Female friendships are a gift for those married or single. Maxine Harrison looks at the trend of making a ’covenant’ friendship with a best friends to mark the significance of the friendship.


Source: Pexels / Ebuka Onyewuchi

Christian influencer Amanda Pittman recently said in a YouTube video that she has made a covenant with her best friend. In the video, Amanda tells her bestie, ‘I don’t have to worry about our friendship falling apart because I’ve made a decision that I’m going to be friends with you for life.’

Addressing those who say these types of covenants should only be made in marriage, the wife and mother of two says: ‘That’s possible to live that way, but you also could be missing out.’

Society often advertises marriage or romantic relationships as the only place for true intimacy.

Society often advertises marriage or romantic relationships as the only place for true intimacy. And while you should be able to be completely open with your partner (after all, Mark 10:8-9 says you are two becoming one flesh), biblically, marriage is not the only relationship that has the capacity to reflect intimacy.

The Oxford Language Dictionary defines intimacy as “close familiarity or friendship”. Platonic relationships, like friendships, can also possess powerful intimacy, sometimes in ways that a spousal relationship cannot. Hence why, people still need friends and community post-marriage. Your spouse is not the beginning and end of intimacy.

When we come to Christ, we enter a covenant with God to serve him, and as we draw near we develop an intimate relationship with him. 

As Christians, God fulfils our ultimate intimate needs. When we come to Christ, we enter a covenant with God to serve him, and as we draw near we develop an intimate relationship with him. This is true of any close relationship we have.

Unfortunately, I think that in today’s society, the widening of the term ‘friends’ on social media to include people we don’t know has led to a watering down of meaningful friendships. It clouds the view of what true relational intimacy is in friendship.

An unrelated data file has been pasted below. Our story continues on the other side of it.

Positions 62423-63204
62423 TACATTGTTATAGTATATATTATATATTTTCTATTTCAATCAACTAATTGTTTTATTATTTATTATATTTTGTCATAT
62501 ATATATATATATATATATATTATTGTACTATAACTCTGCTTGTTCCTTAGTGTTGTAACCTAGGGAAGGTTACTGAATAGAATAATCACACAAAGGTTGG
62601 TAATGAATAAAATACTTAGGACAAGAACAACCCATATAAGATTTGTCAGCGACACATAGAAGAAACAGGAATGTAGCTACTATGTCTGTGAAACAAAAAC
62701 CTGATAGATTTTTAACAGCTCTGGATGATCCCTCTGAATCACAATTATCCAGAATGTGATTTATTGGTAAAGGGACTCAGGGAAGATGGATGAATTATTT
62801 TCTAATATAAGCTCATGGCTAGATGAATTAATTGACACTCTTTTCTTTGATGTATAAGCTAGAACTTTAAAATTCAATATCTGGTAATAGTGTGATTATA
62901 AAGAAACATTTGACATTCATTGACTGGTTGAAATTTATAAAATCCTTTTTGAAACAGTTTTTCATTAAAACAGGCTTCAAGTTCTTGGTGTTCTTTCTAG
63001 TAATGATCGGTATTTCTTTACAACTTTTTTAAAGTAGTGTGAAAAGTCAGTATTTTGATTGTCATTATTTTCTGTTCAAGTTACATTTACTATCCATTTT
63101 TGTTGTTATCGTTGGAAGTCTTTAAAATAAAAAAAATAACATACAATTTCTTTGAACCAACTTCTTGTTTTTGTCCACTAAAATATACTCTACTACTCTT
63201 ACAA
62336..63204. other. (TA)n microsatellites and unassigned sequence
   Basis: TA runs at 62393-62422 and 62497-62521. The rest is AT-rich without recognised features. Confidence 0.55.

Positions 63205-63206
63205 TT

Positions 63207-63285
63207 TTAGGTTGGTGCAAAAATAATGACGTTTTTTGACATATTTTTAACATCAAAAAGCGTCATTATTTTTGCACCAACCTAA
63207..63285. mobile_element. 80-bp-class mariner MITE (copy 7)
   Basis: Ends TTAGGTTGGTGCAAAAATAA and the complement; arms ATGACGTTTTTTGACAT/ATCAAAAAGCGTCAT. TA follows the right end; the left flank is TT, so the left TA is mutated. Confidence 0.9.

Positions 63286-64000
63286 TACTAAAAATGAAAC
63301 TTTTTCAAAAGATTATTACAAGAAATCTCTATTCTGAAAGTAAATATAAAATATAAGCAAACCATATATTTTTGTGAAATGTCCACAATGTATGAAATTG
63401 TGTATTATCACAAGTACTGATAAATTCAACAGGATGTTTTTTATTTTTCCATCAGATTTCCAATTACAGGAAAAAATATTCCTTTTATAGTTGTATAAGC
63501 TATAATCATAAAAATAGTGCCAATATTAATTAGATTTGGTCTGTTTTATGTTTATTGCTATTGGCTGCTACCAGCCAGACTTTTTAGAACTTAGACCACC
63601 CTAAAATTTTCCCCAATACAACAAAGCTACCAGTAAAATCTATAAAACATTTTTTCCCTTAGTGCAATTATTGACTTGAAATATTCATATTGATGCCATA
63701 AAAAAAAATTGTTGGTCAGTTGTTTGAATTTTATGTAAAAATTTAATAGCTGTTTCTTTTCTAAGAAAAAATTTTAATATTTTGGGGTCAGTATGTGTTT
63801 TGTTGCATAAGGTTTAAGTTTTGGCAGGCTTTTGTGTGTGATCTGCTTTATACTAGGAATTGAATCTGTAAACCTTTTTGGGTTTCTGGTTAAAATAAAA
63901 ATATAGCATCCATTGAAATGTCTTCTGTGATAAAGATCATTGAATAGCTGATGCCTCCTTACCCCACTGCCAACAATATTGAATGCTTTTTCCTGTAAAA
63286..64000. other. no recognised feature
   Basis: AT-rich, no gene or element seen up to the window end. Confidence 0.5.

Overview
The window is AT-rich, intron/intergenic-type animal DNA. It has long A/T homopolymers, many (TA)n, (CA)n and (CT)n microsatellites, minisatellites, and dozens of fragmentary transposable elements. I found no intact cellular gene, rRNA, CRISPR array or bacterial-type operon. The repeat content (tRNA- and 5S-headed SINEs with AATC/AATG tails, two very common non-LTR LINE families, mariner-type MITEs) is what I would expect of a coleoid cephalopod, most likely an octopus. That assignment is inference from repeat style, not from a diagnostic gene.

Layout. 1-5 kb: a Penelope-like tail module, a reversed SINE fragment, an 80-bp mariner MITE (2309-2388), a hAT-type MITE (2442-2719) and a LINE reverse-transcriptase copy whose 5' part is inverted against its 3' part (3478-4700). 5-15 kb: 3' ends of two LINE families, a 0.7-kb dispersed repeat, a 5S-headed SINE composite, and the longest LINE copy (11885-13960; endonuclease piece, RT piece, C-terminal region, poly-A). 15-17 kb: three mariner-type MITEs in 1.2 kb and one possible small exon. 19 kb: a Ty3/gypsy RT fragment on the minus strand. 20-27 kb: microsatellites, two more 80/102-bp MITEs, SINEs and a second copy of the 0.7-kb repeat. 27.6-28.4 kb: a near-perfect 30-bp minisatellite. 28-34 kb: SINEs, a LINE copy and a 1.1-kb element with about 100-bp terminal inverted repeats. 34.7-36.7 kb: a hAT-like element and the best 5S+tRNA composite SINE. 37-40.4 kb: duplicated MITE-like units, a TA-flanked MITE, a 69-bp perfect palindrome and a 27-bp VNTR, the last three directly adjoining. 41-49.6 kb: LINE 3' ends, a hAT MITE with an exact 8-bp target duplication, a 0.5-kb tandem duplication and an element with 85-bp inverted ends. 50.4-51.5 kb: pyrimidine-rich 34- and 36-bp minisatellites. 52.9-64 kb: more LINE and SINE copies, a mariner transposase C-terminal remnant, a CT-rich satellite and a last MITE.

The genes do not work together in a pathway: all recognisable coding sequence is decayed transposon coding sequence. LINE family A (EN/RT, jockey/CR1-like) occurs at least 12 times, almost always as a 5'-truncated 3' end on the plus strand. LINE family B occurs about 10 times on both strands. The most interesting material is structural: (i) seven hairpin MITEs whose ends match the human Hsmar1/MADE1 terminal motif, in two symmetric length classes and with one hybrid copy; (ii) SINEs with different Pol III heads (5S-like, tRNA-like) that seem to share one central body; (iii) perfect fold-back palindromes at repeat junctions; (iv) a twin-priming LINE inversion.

When we look at the Bible, there are various encouraging examples to not just preserve intimacy for marriage but to also pursue it in friendships. Jonathan and David are great examples of this. The best friends were so close that they made a covenant with one another. 1 Samuel 18:3 reads: “And Jonathan made a covenant with David because he loved him as himself”. Jonathan was also even prepared to go against his father Saul to protect David (1 Samuel 19:4).

A covenant is defined as an agreement by lease, deed, or other legal contract. It is to be treated seriously and not taken lightly by the parties involved.

Speaking on her friendship covenant further, Amanda Pittman said: ‘In a generation where people are so quick to throw things away, in times that are tough, if you have someone’s word that they will love you and they have the character to back it up… that can give you the assurance that you can make it through anything.’

Giving insight into what it’s like practically to make a covenant with someone else, the influencer transparently shares:

‘Any covenant relationship you have, apart from God… you have no control over them [the other party] holding their word. You only have control over you keeping your word.’

Author and content creator Trinity Mitchell also advocates for close friendships. Through her Instagram @‌YourFriendTrin, Trinity teaches people what good friendship looks like. Also a wife and mother, she posts conversation templates to help friends communicate better such as: ‘How can I be a better friend to you in this season of your life?’ and ‘Having your presence in my life has made my life better. Thank you’ are examples of this.

The phrase “Communication is key” is often used in relation to marriage. But the reality is, this applies to any relationship you truly value and want to build intimacy in.

Both Amanda and Trinity are examples of married women who still believe in the true value of close friendship. This is especially encouraging to see, as there often seems to be an overshadowing of friendship once people get married.

Galatians 6:2 speaks about the importance of deep friendships and community: “Bear one another’s burdens, and so fulfil the law of Christ”. We should be reminded that as Christians, whilst boundaries are good and necessary, we should avoid running away from friendship intimacy completely. As Amanda says, we could be missing out on something great if we neglect that.